Megaslab developer Sinclair Construction subtracts saw cuts, adds value

Jason Adams formed Sinclair Construction in 2012 as the Atlanta market showed strong signs of recovery. It was a natural step after nearly 15 years with one major and one smaller general contractor.

Sylvester Schmidt serves as Megaslab head of Technology, bringing the new venture a wealth of insight on cement and admixture technology, along with concrete practice.

Visitors to the new warehouse of helical pile and rebar accessory manufacturer Foundation Technologies Inc. don’t need to look down to see concrete floor slab finesse: A glance up the facility’s interior tilt-up walls evidences a smooth, flat and extremely hard 348- x 130-ft. casting surface.

Built adjacent to the manufacturer’s Lawrenceville, Ga., home office, the warehouse harbors one of the largest slabs on grade—free of saw-cut control joints and expansive cement specs—to date. The 45,000-sq.-ft. facility and companion 12,000-sq.-ft. loading dock pavement mark commercial launch of the Megaslab Jointless Concrete System from Sinclair Construction Group, Marietta, Ga. The foundation, pavement and wall contractor credits the proprietary system’s performance in large commercial projects to groundbreaking concrete technology; premium admixtures and fibers; plus, finishing methods that net dense, impermeable slabs. An absence of saw-cut control joints in the Megaslab template eliminates the prospects for spalling and perimeter curling common in conventional, maintenance-prone concrete slabs on grade.

“This a complete system of base preparation, mix design, slab engineering and finishing,” says Sinclair CEO Jason Adams. “Megaslab has a very broad market potential considering the function of large slab on grade facilities, whose owners place a premium on low maintenance floors. As we have demonstrated on our first commercial installation of scale, Megaslab is even more unique among slabs promoted as ‘jointless’ due to its suitability for tilt-up concrete.”

He cites a low maintenance, joint-optimized slab’s value proposition for a variety of commercial or industrial facilities. In a typical warehouse, forklift tire traffic compromises joint integrity and spawns routine floor patching and repairs. In a food processing and packaging facility, on the other hand, sanitation is paramount; floor joint elimination reduces bacteria-supporting areas plus dust contamination attending maintenance schedules. Conventional reinforced, jointed concrete slabs also limit rack and robotic configurations in advanced distribution or manufacturing facilities’ automated storage and retrieval systems (ASRS).


PHOTOS: Sinclair Construction Group
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The Foundation Technologies warehouse and loading dock made a good proving ground for the Megaslab constructability and performance. Sinclair Construction placed the loading dock pavement in late 2018 and the single-joint warehouse slab three months later. The ultra-smooth warehouse Megaslab, coupled with Nox-Crete bond breaker and curing compounds, fostered ideal wall casting and finishing conditions for T&M Tilt-Up Inc. The Bethlehem, Ga., contractor fabricated the 32-ft. high, 7.25-in. thick walls—totaling 27,200 square feet—over an early-2019 schedule.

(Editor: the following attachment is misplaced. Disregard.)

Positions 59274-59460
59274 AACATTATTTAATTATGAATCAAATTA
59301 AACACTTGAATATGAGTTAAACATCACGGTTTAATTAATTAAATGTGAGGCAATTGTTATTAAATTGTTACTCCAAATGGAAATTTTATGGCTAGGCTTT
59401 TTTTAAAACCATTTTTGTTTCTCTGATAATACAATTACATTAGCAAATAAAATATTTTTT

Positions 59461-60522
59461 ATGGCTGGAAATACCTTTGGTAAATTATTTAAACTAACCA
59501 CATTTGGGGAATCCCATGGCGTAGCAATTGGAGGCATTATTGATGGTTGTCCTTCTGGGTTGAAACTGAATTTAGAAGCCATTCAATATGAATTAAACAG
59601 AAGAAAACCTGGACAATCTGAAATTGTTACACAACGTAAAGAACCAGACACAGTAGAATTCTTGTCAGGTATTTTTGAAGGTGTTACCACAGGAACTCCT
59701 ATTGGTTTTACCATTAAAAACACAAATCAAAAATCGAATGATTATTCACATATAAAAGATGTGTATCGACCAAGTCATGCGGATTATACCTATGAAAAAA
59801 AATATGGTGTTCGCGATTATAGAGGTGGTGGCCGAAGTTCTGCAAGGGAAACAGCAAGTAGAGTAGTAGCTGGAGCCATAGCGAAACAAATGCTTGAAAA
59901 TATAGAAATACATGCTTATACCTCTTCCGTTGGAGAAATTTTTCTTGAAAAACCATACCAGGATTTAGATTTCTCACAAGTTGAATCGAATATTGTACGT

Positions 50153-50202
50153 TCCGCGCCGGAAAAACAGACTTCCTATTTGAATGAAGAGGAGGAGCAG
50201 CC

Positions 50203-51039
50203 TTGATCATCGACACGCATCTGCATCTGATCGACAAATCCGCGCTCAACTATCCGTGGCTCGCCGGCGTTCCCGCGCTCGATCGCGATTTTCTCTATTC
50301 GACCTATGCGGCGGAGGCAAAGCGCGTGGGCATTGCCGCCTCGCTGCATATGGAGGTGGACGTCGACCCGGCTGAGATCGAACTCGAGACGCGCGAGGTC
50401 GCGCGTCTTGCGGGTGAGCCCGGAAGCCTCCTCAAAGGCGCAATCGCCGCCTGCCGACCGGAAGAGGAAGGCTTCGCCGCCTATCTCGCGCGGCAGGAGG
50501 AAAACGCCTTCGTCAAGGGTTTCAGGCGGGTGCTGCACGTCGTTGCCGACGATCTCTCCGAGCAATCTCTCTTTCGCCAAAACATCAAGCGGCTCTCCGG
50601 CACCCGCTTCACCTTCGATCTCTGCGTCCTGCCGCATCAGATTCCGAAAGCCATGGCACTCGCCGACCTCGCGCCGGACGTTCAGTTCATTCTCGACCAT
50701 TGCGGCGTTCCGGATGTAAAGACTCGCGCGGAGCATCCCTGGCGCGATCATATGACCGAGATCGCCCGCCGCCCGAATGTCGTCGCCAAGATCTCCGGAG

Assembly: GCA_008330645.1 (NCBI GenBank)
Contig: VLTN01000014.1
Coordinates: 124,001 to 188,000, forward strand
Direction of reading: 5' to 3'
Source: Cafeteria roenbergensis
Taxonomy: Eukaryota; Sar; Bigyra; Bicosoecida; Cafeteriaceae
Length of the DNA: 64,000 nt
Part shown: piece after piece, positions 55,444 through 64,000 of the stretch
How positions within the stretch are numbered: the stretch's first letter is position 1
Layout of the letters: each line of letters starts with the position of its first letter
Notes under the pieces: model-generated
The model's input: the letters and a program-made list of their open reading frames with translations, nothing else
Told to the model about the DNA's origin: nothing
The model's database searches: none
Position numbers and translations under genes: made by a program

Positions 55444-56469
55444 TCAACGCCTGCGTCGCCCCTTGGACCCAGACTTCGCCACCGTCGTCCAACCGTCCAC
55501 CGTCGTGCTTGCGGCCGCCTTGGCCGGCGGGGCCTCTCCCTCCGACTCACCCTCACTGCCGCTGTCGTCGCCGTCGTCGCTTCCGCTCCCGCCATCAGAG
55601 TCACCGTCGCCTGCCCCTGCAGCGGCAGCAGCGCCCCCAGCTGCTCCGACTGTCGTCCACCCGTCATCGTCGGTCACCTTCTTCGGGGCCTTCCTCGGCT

PHOTOS: Sinclair Construction (finished warehouse); Concrete Products (construction, plant)

The warehouse nears a lengthy operating phase during which owner Foundation Technologies is assured of few if any disruptions tied to slab maintenance. Sinclair Construction has engineered the Armor joint as a Megaslab option, demonstrating it along the full width of the 346- x 130-ft. warehouse enclosure. The Armor joint is shown here at a perimeter extension that ties the building slab and loading dock pavement. Sinclair Construction enlisted Atlanta market mainstay, Thomas Concrete, to supply proprietary Megaslab mixes. The producer’s nearby Lawrenceville plant handled the Foundation Technologies slab and pavement pours.

The Megaslab Jointless Concrete System signature version is designed for purpose with 4-in. topping slabs up to 22-in. depth for ASRS installations. The Megaslab EL (Elevated) version suits placement on metal decks plus elevated slabs with conventional rebar and post tensioning. Sinclair has begun promoting the value-added system for its own contract work and under licensing terms with peers who can demonstrate competence in precise slab placement and finishing methods, and source ready mixed concrete with requisite quality assurance and control. Measured against conventional concrete slab practice, Megaslab mixes and surface-hardening techniques yield a robust surface much less prone to dusting—a condition receiving greater scrutiny in light of crystalline silica exposure monitoring in workplaces. The mix design is formulated to account for local material variety from coast to coast. In comparison to common conventional slab on grade mixes, it exhibits higher compressive, flexural and tensile strength properties.